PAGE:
• 1 month ago

    Can thyroid issues be linked to depression & anxiety?

    People suffering from mental health issues have the right to have a thorough, physical and clinical examination by a competent registered general practitioner of one's choice, to ensure that one's mental condition is not caused by any undetected and untreated physical illness, injury or defect and the right to seek a second medical opinion of one's choice.

    In patients with depression, anxiety and other psychiatric problems, doctors often find abnormal blood levels of thyroid hormone. Treating the problem, they have found, can lead to improvements in mood, memory and cognition.
    Now researchers are exploring a somewhat controversial link between minor, or subclinical, thyroid problems and some patients’ psychiatric difficulties.Any number of things can cause the thyroid to malfunction, including exposure to radiation, too much or too little iodine in the diet, medications like lithium, and autoimmune disease. And the incidence of thyroid disease rises with age. Too much thyroid hormone (hyperthyroidism) speeds the metabolism, causing symptoms like sweating, palpitations, weight loss and anxiety. Too little (hypothyroidism) can cause physical fatigue, weight gain and sluggishness, as well as depression, inability to concentrate and memory problems.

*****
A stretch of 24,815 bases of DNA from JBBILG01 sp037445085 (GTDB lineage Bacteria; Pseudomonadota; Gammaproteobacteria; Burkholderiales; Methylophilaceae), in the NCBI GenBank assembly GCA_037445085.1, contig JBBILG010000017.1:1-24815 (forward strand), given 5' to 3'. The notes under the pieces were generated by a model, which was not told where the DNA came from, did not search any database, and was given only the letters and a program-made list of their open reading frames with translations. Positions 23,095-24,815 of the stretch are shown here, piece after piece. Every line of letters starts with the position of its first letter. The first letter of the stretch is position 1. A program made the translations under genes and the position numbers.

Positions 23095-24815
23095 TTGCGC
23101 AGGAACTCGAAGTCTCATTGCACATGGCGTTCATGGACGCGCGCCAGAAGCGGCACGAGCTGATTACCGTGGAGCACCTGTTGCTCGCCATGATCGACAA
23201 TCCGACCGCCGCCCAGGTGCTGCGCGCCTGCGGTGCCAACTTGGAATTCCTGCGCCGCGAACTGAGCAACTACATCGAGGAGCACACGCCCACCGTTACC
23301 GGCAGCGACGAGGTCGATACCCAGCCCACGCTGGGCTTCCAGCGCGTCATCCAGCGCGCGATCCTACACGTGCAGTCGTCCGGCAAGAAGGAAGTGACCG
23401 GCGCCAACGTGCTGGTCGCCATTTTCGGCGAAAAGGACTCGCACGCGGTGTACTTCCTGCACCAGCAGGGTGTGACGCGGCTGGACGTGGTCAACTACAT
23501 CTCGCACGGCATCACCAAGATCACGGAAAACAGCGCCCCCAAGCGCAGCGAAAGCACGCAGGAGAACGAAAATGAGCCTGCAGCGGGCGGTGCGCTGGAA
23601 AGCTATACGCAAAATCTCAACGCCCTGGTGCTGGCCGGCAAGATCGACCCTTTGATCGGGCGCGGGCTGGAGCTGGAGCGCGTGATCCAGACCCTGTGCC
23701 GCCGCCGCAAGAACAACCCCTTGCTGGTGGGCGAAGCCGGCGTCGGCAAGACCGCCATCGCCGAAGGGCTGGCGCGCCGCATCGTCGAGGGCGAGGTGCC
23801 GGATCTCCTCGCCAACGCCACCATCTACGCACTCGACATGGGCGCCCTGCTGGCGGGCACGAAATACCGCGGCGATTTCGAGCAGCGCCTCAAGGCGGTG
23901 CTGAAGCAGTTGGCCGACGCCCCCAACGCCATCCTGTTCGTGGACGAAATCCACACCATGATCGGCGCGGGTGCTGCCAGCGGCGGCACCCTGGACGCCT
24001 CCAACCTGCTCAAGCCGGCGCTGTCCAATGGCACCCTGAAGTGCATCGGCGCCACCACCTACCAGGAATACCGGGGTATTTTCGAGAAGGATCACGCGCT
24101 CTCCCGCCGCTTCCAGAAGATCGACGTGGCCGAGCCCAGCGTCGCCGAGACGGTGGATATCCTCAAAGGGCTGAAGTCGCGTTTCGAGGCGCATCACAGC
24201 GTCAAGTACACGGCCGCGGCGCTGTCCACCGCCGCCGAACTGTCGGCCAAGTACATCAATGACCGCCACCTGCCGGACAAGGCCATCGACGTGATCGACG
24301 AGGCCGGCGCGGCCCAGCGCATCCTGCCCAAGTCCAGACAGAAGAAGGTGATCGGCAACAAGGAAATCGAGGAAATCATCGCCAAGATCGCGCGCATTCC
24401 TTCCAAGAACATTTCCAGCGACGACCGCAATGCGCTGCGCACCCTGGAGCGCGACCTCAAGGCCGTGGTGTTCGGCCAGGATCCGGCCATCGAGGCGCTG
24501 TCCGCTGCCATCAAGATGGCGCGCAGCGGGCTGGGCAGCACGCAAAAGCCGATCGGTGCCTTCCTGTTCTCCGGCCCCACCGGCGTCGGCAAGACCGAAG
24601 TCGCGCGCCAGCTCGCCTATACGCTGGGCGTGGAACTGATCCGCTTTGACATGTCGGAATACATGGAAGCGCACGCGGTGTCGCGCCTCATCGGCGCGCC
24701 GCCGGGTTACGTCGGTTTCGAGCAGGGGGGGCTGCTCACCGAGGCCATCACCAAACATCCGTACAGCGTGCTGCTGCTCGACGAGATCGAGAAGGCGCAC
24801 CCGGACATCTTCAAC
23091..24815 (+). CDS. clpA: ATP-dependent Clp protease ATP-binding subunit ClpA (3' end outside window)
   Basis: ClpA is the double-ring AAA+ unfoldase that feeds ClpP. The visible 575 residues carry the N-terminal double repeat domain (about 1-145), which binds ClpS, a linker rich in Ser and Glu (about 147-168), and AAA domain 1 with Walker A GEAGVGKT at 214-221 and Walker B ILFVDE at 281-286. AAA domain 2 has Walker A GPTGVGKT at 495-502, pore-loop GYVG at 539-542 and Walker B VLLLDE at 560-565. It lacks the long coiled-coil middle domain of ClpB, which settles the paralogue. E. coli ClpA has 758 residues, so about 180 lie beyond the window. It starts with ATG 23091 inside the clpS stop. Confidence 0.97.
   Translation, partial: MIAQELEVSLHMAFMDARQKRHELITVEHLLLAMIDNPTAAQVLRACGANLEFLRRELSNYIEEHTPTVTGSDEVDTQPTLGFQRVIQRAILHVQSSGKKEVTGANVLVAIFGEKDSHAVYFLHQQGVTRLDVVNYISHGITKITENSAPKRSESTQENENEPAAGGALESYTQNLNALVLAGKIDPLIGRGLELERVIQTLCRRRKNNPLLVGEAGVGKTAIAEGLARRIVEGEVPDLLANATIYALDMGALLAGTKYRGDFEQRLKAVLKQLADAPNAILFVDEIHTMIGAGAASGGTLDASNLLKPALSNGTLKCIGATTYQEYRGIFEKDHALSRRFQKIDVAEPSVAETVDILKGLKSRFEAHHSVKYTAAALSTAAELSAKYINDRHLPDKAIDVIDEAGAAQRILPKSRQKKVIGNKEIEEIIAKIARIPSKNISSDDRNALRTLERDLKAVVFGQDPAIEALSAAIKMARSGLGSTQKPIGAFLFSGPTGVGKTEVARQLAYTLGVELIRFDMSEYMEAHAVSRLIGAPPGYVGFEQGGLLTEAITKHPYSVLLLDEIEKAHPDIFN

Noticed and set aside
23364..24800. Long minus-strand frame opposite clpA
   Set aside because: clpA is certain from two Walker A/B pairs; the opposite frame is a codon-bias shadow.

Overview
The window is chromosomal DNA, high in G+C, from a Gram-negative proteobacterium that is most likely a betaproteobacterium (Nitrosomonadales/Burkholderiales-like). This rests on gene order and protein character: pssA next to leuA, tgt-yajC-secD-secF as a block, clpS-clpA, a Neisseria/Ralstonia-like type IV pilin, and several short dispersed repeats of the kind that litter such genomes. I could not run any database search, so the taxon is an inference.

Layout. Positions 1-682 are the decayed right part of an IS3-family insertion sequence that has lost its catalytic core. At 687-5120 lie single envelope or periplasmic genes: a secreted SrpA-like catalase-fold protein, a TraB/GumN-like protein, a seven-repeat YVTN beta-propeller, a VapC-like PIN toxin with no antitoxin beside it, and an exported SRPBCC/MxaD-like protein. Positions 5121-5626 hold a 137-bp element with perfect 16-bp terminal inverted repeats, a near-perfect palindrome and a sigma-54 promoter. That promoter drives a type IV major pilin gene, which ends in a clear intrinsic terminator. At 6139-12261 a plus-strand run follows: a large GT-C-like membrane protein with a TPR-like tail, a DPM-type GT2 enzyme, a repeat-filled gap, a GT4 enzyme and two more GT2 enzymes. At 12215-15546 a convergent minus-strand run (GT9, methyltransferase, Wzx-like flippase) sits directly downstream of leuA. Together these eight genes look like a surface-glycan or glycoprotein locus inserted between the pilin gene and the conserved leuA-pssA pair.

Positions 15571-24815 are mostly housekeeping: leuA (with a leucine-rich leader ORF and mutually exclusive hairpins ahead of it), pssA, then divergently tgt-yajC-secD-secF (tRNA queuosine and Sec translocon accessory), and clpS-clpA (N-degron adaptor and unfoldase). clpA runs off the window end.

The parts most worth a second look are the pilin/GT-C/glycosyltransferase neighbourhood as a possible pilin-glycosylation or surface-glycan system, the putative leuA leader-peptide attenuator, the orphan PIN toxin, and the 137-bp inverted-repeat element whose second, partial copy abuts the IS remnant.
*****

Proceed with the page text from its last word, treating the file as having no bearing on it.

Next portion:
A version of this article appears in print on November 22, 2011, on Page D5 of the New York edition with the headline: For Some, Psychiatric Trouble May Start in Thyroid.

    Hypothyroidism—Naturopathic Treatments The current conventional medical treatment for hypothyroidism is daily thyroid hormone supplementation with synthetic levothyroxine (T4), liothyronine (T3), or natural desiccated thyroid (T4 and T3) to correct low levels.

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